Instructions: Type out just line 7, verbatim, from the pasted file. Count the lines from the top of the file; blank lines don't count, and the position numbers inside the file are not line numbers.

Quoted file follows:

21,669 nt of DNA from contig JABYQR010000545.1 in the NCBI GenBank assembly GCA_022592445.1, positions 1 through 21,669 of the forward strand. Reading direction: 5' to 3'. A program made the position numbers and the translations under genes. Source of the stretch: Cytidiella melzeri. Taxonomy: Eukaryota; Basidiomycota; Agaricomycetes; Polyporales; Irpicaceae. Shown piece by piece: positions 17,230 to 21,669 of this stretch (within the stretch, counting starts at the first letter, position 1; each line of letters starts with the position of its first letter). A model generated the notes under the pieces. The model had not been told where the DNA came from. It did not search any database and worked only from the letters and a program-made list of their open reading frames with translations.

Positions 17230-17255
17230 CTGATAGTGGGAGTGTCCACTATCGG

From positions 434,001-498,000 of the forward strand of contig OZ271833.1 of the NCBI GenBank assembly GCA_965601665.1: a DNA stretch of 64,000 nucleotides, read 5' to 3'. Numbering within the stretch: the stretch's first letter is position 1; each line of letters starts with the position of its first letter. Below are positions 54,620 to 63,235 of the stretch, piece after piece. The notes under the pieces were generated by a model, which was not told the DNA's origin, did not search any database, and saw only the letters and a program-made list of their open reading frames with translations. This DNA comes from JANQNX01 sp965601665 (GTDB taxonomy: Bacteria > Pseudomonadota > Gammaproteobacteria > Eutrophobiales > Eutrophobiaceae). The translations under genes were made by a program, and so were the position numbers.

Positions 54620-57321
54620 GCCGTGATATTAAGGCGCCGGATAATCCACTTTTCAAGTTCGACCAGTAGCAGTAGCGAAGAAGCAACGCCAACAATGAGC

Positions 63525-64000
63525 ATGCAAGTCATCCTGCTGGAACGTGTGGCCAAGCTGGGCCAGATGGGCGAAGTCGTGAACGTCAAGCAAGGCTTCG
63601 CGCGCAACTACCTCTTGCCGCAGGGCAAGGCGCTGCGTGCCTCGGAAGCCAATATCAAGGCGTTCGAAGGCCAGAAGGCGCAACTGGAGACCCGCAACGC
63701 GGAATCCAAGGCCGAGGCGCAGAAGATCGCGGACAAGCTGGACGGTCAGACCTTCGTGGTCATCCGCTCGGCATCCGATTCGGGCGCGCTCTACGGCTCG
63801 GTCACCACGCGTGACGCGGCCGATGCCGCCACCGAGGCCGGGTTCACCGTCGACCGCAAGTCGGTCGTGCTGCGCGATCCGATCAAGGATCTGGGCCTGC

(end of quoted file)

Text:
Positions 63525-64000